With 11 recordings under her own name, an instructional DVD and book, as well as various compilations and projects, Foley is set to release her new album, The Ice Queen (March 2, 2018) on Stony Plain Records. “I’m extremely excited to be working with Holger Petersen and Stony Plain Records. Holger is one of the most knowledgeable “real music” people in the business”, says Foley. “Stony Plain is known to put out great music and I know The Ice Queen has found her home.”

Recorded throughout 2017, The Ice Queen represents Foley’s full circle journey – her return to the roots of her career in Austin with producer Mike Flanigin. The album was recorded with her long-time friends and collaborators Jimmie Vaughan and Billy F Gibbons (ZZ Top) as well Chris ‘Whipper’ Layton from Double Trouble, Charlie Sexton, and members of the Tedeschi Trucks and Gary Clark Jr bands.

“When I was a teenager I idolized Jimmie Vaughan and Billy F Gibbons,” Foley says. “They’re both legends now so this feels like an historical event (at least it does for me). And I grew up sitting at the feet of players like George ‘Big Beat’ Rains, Derek O’Brien and The Texas Horns. I spent many nights watching Charlie Sexton and the Arc Angels with Chris Layton. I learned and grew more musically in my years in Austin than at any point in my life. The fact that all these mega talented musicians have graced my album is beyond anything I hoped for. I am still pinching myself.”

A flood of inspiration and themes can be found on each of the tracks – ranging from lost love, anguish, and struggle to release, forgiveness and rebirth. Mostly recorded live-off-the-floor, Foley’s emotional vocal delivery, conviction, accessible yet inspired lyrics and intrepid guitar playing are all laid out, bare and raw for the songs to reveal.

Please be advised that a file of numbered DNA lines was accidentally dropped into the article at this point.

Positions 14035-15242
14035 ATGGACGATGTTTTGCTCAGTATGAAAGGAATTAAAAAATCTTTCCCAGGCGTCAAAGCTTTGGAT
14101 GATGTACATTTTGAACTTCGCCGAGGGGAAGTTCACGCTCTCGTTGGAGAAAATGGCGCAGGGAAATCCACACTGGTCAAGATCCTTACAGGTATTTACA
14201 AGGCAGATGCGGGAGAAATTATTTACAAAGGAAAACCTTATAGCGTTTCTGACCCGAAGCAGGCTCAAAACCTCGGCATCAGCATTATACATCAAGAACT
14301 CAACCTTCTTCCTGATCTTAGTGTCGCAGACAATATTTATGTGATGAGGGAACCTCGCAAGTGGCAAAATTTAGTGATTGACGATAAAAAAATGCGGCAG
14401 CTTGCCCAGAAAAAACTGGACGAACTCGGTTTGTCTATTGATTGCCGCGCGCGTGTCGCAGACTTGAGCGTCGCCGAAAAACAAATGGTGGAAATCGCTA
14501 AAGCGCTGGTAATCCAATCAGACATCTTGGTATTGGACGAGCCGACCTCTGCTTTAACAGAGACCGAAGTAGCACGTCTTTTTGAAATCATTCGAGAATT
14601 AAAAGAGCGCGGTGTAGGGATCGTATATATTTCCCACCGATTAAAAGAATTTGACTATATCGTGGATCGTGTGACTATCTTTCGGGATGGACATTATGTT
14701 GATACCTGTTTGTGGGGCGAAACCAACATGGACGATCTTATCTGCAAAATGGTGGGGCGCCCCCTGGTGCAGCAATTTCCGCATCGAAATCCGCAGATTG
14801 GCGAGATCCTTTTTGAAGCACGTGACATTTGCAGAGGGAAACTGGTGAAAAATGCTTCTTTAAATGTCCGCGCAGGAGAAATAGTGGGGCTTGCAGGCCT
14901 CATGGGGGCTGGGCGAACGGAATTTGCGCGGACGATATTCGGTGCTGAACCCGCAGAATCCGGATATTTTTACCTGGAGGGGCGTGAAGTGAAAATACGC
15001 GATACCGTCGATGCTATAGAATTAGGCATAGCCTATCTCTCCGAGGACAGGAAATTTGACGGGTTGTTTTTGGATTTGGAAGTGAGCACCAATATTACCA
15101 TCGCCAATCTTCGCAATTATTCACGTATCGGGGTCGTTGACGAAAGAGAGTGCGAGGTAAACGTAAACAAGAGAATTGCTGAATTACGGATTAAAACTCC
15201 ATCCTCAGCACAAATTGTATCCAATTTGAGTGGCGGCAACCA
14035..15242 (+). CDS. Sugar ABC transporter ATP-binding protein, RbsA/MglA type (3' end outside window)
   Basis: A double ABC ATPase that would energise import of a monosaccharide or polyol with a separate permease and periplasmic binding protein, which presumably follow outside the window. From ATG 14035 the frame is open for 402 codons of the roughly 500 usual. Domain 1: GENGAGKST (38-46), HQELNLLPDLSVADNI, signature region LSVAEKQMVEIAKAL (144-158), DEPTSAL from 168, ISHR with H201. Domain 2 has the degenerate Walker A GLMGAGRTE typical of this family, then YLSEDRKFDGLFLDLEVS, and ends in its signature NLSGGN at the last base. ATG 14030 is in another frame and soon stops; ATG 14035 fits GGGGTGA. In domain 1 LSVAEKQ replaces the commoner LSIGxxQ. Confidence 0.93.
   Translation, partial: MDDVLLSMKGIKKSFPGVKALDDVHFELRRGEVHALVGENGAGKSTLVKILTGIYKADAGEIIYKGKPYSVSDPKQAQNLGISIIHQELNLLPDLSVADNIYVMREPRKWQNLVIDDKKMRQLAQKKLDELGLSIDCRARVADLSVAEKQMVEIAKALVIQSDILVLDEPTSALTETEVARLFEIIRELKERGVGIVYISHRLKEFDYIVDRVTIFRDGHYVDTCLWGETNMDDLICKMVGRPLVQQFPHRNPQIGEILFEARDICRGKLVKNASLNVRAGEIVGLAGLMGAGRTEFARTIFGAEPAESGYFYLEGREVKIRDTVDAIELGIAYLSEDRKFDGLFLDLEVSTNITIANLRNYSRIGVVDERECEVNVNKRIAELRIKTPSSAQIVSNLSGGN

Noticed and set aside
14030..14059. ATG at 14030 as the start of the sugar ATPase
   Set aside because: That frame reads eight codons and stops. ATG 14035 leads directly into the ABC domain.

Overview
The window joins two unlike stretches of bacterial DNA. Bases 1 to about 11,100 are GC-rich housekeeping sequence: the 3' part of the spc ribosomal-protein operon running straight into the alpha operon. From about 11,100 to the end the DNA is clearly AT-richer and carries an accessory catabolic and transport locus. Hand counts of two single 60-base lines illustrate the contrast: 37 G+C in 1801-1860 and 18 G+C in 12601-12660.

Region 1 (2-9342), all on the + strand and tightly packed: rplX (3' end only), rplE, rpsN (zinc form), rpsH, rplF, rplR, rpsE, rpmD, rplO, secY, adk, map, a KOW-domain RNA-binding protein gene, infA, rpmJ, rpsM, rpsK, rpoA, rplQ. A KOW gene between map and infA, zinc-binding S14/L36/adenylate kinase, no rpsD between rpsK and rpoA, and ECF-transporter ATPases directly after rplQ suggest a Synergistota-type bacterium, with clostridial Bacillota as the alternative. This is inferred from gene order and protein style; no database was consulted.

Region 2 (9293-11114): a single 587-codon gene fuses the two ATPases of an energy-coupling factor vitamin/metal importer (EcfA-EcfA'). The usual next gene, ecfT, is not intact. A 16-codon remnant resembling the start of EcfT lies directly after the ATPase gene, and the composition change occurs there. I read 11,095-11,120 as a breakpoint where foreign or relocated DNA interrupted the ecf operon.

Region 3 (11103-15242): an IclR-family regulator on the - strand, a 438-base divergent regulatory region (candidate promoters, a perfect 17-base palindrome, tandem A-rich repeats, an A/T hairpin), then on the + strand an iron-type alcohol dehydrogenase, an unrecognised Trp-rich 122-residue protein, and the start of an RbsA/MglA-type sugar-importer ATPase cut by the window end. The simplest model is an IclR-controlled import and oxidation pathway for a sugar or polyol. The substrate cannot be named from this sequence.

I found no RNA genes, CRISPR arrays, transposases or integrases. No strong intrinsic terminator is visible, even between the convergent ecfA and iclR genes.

Opening with the radio friendly and funky “Come to Me”, The Ice Queen also features upbeat and rollicking tracks “Run”, “The Lucky ones” (a duet with Jimmie Vaughan) and “Gaslight”. There are several bluesy and soulful tracks including “81”, “The Ice Queen”, “Fool’s Gold” (featuring Billy F Gibbons on vocals and harmonica)”, “If I Have Forsaken You”, and a cheeky, guitar-heavy cover of Bessie Smith’s “Send Me To The ‘Lectric Chair”. Foley also provides some more mellow and unexpected songs on The Ice Queen with the jazzy “Death of a Dream”, the flamenco-blues hybrid “The Dance” and a beautiful cover of the Carter Family’s “Cannonball Blues”.

The Ice Queen represents Sue Foley’s indefatigable commitment to her craft, and her transparency with the journey that birthed her, further proving that you can’t keep a good blueswoman down, particularly when she is The Ice Queen.

Juan Marquez LéonJuan Marquez Léon est le chroniqueur de disques sur Zeitgeist. Et pas n’importe lequel !!! Après des décennies et des études à Séville, Grenade, Paris, Londres, New York, Tokyo et Berlin, Juan a posé son vélo à Saint-Nazaire pour bosser dans un « CAC 40 » et parcourt tous les jours 12km avec une vieille bécane à pédales, traversant Méan et Penhoët pour rejoindre son « headquarter » bien (ou peu) chauffé en Brière. Juan parle 32 langues couramment et la langue qu’il maîtrise le mieux est celle de la musique. Ici vous trouverez l’écriture de Juan, une personne passionnée et attachante. Bref, un gentil bonhomme qui a toujours son chapeau vissé sur la tête afin de lutter contre le vent et le crachin celtique de notre région.